• by UnknowingFool (672806) on Thursday January 21, 2010 @05:28PM (#30851770)
    From the article:

    As an environmentally sustainable alternative to current algae production methods, the researchers propose situating algae production ponds behind wastewater treatment facilities to capture phosphorous and nitrogen -- essential nutrients for growing algae that would otherwise need to be produced from petroleum. Those same nutrients are discharged to local waterways, damaging the Chesapeake Bay and other water bodies, and current technology to remove them is prohibitively expensive.

    So here's the logic: Algae requires nutrients like phosphorus and nitrogen. Where does that come from? Normally in the wild, algae live off nutrients in water. In artificial environments, they are given these nutrients. The source of these nutrients is synthetic fertilizer. Ammonia based fertilizers are often created by the Haber process [wikipedia.org]. Artificial fertilizer requires petroleum to produce. Normally runoff is very high in these nutrients as they come from artificial fertilizers used on lawns and crops. Runoff enters wastewater and this high nutrient content creates all sorts of problems when discharged into the wild. Red Tide is caused by high nutrient runoff from the Mississippi. So kill two birds with one stone.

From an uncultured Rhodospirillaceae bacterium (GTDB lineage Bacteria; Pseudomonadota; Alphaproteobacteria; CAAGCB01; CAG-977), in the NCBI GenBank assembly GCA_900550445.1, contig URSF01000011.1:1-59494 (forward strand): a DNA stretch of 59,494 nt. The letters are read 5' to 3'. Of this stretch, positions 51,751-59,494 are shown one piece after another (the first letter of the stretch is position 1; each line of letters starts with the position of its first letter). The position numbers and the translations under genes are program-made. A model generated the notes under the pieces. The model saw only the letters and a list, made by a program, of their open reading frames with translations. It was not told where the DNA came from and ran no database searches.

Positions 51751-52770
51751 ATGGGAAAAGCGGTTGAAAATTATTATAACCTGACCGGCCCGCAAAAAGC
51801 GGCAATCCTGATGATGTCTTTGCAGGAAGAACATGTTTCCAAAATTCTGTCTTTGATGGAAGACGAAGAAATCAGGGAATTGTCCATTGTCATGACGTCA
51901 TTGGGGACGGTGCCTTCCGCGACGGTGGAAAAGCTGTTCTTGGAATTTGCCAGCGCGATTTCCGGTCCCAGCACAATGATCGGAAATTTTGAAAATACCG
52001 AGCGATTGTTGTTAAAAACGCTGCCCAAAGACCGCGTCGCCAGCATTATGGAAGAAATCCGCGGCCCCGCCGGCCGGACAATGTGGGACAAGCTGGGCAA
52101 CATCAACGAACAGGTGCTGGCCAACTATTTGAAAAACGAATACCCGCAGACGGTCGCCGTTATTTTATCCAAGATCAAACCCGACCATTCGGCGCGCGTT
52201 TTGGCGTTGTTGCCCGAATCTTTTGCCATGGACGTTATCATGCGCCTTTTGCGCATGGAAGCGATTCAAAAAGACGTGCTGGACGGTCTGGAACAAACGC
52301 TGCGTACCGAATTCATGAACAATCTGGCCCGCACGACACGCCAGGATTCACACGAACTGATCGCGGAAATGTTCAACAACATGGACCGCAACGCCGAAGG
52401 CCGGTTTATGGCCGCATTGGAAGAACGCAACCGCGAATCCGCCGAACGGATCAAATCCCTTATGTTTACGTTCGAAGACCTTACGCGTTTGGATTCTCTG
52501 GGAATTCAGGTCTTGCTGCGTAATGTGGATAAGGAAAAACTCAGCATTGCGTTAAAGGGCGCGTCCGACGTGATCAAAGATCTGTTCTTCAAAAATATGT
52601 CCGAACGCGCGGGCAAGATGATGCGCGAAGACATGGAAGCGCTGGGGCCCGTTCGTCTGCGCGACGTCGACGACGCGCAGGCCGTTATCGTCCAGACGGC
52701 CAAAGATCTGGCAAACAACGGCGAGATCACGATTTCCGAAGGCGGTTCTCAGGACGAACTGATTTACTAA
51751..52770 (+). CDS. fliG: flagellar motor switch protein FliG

• by BigSlowTarget (325940) on Thursday January 21, 2010 @05:34PM (#30851882) Journal

    Some true some false there. Electrons aren't created during power generation, but they are moved around. They don't come from mass. There does have to be a power plant and saying 'use hydrogen and there won't be any pollution' is definitely missing the issue.

    Algae biofuel = solar power harvesting via photosynthesis. The algae contain more energy once grown, but it might not be worthwhile to do all the extra work to get that energy into a useful form. It is theoretically possible, but so are highly efficient solar cells. Only time will actually tell.

  • by CannonballHead (842625) on Thursday January 21, 2010 @05:39PM (#30851998)
    Because it's "green." And we all want to be "green," even it's wasteful and actually uses more energy.
  • by Ephemeriis (315124) on Thursday January 21, 2010 @05:42PM (#30852058)

    I'm not worried about living next to a nuclear power plant. I grew up right near one... Just a mile or two outside of town. Of course I'm not the average American, so I can see your point...

    But the nice thing about power plants, as opposed to internal combustion engines in your cars, is that they're centralized. One big chimney, instead of hundreds or thousands of them. A single chimney to inspect, regulate, filter, clean, whatever.

    Sure, you've got to get the power to your cars... So there's transmission and storage losses to worry about... But I suspect we could cut down on emissions somewhat just by centralizing our power generation, even if we didn't move to a clean fuel source.